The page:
WEST PALM BEACH, Fla. — Contact 5 has learned Florida Drawbridges, Inc., the company contracted with the Florida Department of Transportation to manage the Royal Park Bridge where 79-year-old Carol Wright fell to her death, is testing a possible high-tech solution to prevent another tragedy.
Contact 5 traveled to the edge of downtown Miami, along the Miami River, where the Fifth Street bridge is equipped with computers and lasers to aid bridge tenders.
Engineer Ilya Presman said he collaborated with Florida Drawbridges, Inc. in developing the safety system, which he said can save lives.
"If there is somebody on the bridge, the bridge cannot raise, cannot open," Presman said. "This system removes sole dependence on tenders. It does everything automatically."
Presman explained how it uses lasers and artificial intelligence to prevent a bridge tender from raising a span if a person or movable object is on it.
"We had a few cases where people were actually walking on the bridge when the bridge was about to start opening," Presman said. "The bridge was stopped."
The safety system is currently being tested by the Florida Department of Transportation (FDOT).
Incidents uncovered by Contact 5 repeatedly found bridge tenders did not see the person on the span.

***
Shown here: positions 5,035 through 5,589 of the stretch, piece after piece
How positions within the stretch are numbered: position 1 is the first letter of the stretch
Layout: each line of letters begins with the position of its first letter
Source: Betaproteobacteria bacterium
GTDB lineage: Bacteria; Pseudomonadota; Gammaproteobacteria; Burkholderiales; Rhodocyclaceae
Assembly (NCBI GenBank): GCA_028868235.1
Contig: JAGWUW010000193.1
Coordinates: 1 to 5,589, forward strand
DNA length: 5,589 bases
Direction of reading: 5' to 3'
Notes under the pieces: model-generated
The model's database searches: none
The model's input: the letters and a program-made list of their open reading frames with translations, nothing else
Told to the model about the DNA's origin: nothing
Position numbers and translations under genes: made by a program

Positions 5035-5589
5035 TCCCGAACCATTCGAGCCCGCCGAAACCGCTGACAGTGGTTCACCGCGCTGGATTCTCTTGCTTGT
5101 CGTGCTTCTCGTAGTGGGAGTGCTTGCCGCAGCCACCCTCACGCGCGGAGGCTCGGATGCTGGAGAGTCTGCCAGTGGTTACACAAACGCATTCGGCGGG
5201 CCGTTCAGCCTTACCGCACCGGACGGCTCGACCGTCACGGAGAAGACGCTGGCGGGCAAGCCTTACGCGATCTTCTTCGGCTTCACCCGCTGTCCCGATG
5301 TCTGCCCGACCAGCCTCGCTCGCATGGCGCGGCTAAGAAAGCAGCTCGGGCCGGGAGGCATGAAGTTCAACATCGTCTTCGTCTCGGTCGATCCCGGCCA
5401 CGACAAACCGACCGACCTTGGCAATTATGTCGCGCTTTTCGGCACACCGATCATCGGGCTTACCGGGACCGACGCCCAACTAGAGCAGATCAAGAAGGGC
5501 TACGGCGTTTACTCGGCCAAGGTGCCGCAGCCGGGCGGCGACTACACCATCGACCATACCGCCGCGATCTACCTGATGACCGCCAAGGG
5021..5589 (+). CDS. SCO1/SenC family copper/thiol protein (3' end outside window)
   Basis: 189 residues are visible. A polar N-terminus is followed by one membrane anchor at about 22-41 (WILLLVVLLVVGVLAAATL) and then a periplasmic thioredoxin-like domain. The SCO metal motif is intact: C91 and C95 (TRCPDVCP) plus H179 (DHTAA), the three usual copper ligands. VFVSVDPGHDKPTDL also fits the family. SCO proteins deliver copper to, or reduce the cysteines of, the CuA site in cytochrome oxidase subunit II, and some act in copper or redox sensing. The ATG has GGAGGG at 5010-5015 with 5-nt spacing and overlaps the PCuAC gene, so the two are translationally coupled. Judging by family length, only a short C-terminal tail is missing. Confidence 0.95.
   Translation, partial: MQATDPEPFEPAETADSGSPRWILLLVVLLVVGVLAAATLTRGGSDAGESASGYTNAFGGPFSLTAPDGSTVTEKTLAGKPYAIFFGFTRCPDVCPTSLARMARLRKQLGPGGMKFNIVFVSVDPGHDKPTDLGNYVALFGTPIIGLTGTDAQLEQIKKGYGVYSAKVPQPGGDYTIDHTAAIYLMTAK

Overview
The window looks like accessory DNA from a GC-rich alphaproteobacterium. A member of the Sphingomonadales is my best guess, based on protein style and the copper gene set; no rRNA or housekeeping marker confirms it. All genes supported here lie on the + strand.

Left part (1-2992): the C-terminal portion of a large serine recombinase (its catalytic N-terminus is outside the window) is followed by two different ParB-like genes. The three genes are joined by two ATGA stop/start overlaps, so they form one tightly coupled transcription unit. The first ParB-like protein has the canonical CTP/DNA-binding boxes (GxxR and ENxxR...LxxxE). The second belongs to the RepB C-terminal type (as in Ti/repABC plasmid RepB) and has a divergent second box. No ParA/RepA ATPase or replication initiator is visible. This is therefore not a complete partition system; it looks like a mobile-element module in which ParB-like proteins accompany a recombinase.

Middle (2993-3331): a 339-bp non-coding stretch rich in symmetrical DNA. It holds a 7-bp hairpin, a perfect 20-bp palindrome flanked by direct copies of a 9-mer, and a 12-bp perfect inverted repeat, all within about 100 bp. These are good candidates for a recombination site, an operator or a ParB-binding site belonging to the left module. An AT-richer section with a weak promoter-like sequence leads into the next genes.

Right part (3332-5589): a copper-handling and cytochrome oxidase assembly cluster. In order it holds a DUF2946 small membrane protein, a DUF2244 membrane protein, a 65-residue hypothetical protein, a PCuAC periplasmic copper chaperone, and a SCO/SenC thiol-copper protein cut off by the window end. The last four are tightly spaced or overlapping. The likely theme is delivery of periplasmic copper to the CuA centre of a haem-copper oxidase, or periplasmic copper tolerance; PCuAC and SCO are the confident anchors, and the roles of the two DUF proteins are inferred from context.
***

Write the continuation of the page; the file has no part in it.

West Palm Beach police charged bridge tender Artissua Paulk last week with manslaughter in the death of Carol Wright. Police said she failed to visually check the bridge before opening it.
"We are so sorry about what happened, really sorry about all of this," Paulk's mother told Contact 5 over the phone Tuesday. "If my daughter could change it, she would because she never would have made that mistake."
Paulk and her supervisor, Kathie Harper, who is her boyfriend's mother, were both fired from Florida Drawbridges, Inc. for violating company policy according to a statement from an attorney representing the company.
State Sen. Lori Berman, who sits on the Senate's Transportation Committee, said she is talking to the Florida Department of Transportation.
"They said they are aware of the sensors and they're going to be looking into whether they're going to be able to be used in the state and in what manner," Berman said. "We need to use the best technology, whatever it is."
The safety system would cost the state thousands of dollars per bridge per month.
FDOT tells Contact 5 if the pilot project in Miami goes well, it may expand the life-saving technology to other bridges.